The Baikal IZH-46M, I would argue one of the greatest airguns of all time. Why? Three reasons really: it is exceptionally good at what it does (shooting accurately), it is extremely convenient to shoot (no air cylinders to run out, or accessories to grab, just the gun and tin of pellets and you’re good to go), and it was very very modestly priced (about 500$ in its day). No surprise then it was an extremely popular airgun. Unfortunately, for reasons I’m not entirely sure of, they’re no longer readily available at least in the United States. If I were to guess, I’d say this was caused by some combination of the Russia embargo and Kalashnikov Concern’s financial turmoil. Either way, whole guns and spare parts have been rather hard to come by.
Despite my glowing praise for the gun, there is at least one minor shortfall: the breech can be “closed” such that the gun will discharge but not properly latched. Making this relatively minor oversight will result in popping out both breech gaskets, one of which will remain sitting on the bottom face of the breech if you’re lucky while the other will be injected into low earth orbit never to be seen again. (note on the IZH technical diagram this is part #19 and is labeled “packing ring” which is an accurate description) Thus did I fall into this trap inadvertently, and find myself in need of AT MINIMUM one breech seal. Of course two is one and one is none, so really half a dozen or so would be ideal with a way to acquire a potentially unlimited quantity.
Here is the pickle though: while some clever engineering could have made this breech use standard O-rings, the 46 uses what so far as I can tell is a proprietary tapered gasket. Like most things engineered by Russians, it is a stuperb solution to the problem, possessing elements of extreme mechanical cleverness and a bizarre divergence from GMP.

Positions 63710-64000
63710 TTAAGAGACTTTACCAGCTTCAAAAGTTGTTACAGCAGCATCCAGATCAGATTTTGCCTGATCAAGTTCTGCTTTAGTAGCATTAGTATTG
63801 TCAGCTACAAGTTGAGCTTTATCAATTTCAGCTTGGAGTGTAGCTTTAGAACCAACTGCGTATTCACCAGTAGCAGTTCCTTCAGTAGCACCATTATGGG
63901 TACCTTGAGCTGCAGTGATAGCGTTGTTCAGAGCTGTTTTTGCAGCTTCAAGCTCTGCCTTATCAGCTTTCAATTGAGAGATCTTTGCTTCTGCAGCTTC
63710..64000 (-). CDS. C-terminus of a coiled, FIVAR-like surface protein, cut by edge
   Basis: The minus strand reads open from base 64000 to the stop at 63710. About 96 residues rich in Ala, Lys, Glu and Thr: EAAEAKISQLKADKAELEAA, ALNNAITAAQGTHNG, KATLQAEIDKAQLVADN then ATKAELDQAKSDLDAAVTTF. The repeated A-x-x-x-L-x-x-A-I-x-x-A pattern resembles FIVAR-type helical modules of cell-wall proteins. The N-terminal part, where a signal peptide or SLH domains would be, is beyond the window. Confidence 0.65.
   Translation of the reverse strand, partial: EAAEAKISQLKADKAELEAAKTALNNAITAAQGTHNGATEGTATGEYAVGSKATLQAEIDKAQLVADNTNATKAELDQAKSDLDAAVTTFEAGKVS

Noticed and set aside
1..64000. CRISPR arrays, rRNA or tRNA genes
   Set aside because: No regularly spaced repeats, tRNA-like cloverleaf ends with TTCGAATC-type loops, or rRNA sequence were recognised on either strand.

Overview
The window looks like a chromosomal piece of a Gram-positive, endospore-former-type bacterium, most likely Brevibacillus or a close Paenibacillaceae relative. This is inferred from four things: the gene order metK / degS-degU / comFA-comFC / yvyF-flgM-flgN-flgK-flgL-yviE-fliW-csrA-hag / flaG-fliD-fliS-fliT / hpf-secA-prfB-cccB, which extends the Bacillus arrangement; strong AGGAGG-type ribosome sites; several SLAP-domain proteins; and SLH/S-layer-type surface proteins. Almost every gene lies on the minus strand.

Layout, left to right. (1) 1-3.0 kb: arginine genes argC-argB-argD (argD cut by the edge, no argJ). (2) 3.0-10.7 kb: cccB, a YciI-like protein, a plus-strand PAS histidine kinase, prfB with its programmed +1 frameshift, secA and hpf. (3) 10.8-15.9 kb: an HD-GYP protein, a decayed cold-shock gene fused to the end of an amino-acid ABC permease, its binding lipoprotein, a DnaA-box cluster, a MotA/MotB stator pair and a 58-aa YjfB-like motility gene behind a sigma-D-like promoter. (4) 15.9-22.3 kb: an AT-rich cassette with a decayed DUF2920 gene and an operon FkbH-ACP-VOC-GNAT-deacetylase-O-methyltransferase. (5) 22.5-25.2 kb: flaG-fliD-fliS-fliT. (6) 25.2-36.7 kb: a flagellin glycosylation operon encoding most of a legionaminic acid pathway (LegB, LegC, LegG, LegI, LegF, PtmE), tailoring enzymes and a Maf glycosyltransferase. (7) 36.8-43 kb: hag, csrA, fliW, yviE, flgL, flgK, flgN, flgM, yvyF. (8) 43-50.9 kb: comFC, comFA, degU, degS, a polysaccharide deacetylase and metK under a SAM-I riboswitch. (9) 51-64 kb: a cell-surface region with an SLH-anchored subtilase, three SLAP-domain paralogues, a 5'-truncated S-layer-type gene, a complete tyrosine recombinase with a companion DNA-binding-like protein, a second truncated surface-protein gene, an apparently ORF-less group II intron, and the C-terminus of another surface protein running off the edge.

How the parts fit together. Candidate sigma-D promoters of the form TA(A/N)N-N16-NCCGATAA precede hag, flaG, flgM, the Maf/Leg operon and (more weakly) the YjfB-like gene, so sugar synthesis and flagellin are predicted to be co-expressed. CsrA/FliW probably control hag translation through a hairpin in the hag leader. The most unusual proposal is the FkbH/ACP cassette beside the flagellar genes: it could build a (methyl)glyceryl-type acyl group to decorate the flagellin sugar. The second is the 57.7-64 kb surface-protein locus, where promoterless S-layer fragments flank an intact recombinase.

So here I am, with one gasket and looking for an easy way to duplicate it. Whipping up a nice high-resolution silicone mould based off the one positive I luckily still had seemed the obvious choice, and so I prepped a container and the gasket. Unfortunately, as I discovered, the manufacturer most likely used a high sulfur urethane to make the gasket. This sulfur poisoned the platinum catalyst, and so the silicone failed to cure all around the o-ring. This was an abject failure.
I didn’t have much hope for this, but on a lark I modeled up a 9 cavity mould, printed it out, and figured if it failed at least it didn’t take that much time. Silicone was generously poured to fill, and left to cure.
I remember distinctly looking at this sad little pile of silicone thinking that there was absolutely no way it could possibly have worked…….
…..but sometimes life surprises you for the better. It is always better to be lucky than skilled, but when you’re struck with both in one moment, savour it as it is a rare beauty. Not only did it work, it worked fantastically well producing 9 perfect little gaskets.
A moment’s work with a Scalpeldashi (I always carry one for a reason) to pop one off and clean up the edges a smidge, and we’re in business.
SUCCESS! The fit was perfect and the seal was exceptional. Velocity, performance, and accuracy have all been fully restored, and now, at least for this part, there is a hypothetically limitless supply so I can go about losing them as fast as I care to. This begs the question: what other “irreplaceable” airgun seals might I someday blow which now I can replace? Time will tell.